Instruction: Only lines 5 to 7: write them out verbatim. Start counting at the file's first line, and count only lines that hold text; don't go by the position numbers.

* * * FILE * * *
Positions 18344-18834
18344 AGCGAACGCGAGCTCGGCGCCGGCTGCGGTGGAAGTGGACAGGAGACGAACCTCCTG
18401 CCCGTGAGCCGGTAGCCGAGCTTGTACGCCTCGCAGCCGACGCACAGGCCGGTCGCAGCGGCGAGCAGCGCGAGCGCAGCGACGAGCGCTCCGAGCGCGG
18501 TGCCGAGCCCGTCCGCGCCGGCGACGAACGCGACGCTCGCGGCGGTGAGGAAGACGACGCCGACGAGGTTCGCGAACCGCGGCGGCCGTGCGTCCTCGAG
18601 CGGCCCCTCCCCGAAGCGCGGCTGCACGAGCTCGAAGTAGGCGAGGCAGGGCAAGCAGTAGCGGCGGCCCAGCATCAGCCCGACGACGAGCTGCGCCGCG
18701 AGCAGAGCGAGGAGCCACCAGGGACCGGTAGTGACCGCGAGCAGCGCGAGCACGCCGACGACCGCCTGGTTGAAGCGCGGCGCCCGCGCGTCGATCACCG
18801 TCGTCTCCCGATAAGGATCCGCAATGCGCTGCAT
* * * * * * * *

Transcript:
18601 CGGCCCCTCCCCGAAGCGCGGCTGCACGAGCTCGAAGTAGGCGAGGCAGGGCAAGCAGTAGCGGCGGCCCAGCATCAGCCCGACGACGAGCTGCGCCGCG
18701 AGCAGAGCGAGGAGCCACCAGGGACCGGTAGTGACCGCGAGCAGCGCGAGCACGCCGACGACCGCCTGGTTGAAGCGCGGCGCCCGCGCGTCGATCACCG
18801 TCGTCTCCCGATAAGGATCCGCAATGCGCTGCAT